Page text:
Through my GHC-fellowship work at ACODEV-Uganda and my goal to ensure social justice and make health services available to people, we have set up Kangaroo Mother Units in some of the Health Centers of Kasese district in order to help save  lives of premature babies. In these units we address issues surrounding premature lives such as heat intolerance and nutrition. The maternal, neonatal, and child health team I lead also ensures that people in the community are sensitized about the causes of premature delivery, how to avoid the causes, and management of premature babies. At ACODEV-Uganda, we have continued to address the malnutrition of children in communities by working with the Community Health Volunteers, Health Centers and community leaders. We have sensitized people, assessed the malntrition cases, provided referral and follow-up of the identified chidren with malnutrition, and educated on how to use local food to prepare nutritious meals for children.

The school debates about ASRH

Addressing adolescent issues is interesting because it is so diverse. During my time with ACODEV-Uganda, we have completed surveys on what adolescents think of themselves and what they know about sexual and reproductive health, including contraceptives. We have conducted dialogues and debates about sexual and reprodcutive health in schools, involving the community leaders, health workers of the respective health centers near our partner schools, and community health volunteers. In some of the surveys and debates with adolescents, many were uneducated about their sexual and reprodcutive health. In an interview with some of the students about the use of contraceptives among the adolescents, the following was discovered: “I fear using contraceptive pills because they might make me barren when the time comes to have children and I hear that they cause cancer and death” (18 year old student from Hillside College). She further suggested that fluids from condoms cause cancer. Another female student expressed fears of having a condom get stuck in her vagina during intercourse as explanation for why she does not use them. Even another expressed a concern of producing lame children if she started using contraceptives, like pills. The above, among others, are some of the myths that have been identified among the adolescent population.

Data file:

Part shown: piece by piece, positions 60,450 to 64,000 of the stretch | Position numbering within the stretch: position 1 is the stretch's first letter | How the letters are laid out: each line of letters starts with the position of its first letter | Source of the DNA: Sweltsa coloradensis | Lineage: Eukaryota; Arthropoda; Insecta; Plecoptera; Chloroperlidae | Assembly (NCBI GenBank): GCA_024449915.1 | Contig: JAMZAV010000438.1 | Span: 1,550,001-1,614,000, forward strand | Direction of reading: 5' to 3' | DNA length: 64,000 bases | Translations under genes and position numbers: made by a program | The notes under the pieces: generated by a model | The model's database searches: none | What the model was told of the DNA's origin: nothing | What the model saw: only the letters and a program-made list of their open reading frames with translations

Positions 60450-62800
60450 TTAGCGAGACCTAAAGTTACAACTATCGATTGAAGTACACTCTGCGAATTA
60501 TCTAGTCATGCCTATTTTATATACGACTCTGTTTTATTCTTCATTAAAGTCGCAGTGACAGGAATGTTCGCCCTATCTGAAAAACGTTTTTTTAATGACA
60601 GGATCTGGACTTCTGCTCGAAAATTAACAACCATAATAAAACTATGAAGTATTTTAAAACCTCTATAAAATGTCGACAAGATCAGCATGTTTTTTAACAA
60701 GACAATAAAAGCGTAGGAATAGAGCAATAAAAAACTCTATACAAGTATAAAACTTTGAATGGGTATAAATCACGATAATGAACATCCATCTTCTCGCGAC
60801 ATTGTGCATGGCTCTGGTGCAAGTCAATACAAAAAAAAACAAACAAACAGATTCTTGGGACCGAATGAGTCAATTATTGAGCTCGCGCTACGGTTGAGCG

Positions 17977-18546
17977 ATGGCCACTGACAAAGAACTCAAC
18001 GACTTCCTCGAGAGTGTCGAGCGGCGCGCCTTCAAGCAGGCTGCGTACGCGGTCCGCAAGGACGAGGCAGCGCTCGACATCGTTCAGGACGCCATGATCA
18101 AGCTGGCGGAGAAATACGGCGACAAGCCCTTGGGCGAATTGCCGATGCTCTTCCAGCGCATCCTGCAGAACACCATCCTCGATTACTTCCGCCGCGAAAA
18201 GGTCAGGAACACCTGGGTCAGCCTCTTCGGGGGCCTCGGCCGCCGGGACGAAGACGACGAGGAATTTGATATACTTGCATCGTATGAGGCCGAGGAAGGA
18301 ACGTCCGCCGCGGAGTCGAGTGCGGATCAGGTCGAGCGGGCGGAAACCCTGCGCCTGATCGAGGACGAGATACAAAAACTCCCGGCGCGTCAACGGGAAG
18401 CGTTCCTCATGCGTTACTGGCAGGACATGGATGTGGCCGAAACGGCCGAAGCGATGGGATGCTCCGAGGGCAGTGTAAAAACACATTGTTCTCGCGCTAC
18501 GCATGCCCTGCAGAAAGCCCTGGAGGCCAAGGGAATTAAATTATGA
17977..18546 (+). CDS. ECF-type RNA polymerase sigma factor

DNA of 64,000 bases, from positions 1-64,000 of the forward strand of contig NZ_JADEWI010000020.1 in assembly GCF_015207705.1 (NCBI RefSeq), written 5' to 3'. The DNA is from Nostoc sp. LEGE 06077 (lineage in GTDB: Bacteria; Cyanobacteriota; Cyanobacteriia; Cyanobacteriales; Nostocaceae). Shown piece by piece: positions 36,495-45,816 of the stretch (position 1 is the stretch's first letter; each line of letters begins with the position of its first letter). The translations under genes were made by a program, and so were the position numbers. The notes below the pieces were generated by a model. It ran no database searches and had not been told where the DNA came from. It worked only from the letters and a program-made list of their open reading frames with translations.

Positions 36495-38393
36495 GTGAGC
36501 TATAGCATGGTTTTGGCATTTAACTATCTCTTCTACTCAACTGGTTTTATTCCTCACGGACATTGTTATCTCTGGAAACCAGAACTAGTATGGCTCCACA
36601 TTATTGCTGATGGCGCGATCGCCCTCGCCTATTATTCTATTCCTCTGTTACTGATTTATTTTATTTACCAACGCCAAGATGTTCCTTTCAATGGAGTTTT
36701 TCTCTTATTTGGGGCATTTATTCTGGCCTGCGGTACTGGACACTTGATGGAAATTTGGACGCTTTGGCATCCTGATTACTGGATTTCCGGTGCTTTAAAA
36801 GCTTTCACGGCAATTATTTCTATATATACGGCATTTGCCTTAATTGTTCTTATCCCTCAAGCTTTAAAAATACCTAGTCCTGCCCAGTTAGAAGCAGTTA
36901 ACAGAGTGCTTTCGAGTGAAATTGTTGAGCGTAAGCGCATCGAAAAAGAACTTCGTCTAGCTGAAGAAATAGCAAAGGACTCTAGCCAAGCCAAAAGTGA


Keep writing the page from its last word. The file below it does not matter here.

Having identified the above, we embarked on equipping health centers with adolescent-friendly corners, displaying educational materials and providing training to community health volunteers, youth focal persons, and health staff in health centers on leadership development and management when delivering adolescent friendly services.

Community leaders and members during facilitated sessions in Isango Sub-county of Kasese District

My dream coming to pass, Barbara a 16 year old student of Hillside College in Bwera Sub-county now urges that “the use of contraception prevents poverty and high rates of school dropouts due to unwanted pregnancies among the students.” Representatives from the Adolescent Club at her school highlighted some of the family planning methods that may be good for adolescents including condoms, pills, implants, and injections. Other students from Bwera Secondary School, Geofrey and Annet aged 15 and 17 respectively, also emphasized that early marriage does not only result in school dropout and early pregnancies, but the birth process may cause rectal-vaginal fistulas in adolescent mothers because of the undeveloped pelvic organs.

In review of the above, I think that working with GHC and ACODEV-Uganda for the remaining 7 months of my fellowship will result in a lot of change for the benefit of adolescents, mothers and children.